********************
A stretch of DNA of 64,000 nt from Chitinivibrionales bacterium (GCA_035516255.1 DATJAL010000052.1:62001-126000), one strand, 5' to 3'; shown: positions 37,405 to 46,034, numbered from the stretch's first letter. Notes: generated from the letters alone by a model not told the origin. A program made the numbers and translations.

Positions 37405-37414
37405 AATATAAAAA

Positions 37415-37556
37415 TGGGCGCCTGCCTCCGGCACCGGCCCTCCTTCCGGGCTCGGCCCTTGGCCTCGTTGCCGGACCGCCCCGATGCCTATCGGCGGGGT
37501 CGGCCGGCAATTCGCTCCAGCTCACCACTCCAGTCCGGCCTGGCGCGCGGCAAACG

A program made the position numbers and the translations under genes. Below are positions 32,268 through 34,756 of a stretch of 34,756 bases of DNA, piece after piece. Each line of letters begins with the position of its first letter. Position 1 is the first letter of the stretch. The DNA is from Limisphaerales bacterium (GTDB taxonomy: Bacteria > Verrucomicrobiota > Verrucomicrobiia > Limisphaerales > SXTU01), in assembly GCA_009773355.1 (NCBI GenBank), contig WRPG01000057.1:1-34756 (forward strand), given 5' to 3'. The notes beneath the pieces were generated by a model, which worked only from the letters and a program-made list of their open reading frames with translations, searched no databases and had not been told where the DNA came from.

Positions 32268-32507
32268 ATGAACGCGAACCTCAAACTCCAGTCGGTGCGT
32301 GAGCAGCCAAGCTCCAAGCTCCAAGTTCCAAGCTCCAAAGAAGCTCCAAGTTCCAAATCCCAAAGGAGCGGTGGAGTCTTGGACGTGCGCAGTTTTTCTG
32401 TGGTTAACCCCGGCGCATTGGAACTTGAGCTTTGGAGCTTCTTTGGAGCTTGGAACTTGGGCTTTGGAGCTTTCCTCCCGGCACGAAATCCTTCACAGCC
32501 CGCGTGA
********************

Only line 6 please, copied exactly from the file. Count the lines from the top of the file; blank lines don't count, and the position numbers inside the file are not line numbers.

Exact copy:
37501 CGGCCGGCAATTCGCTCCAGCTCACCACTCCAGTCCGGCCTGGCGCGCGGCAAACG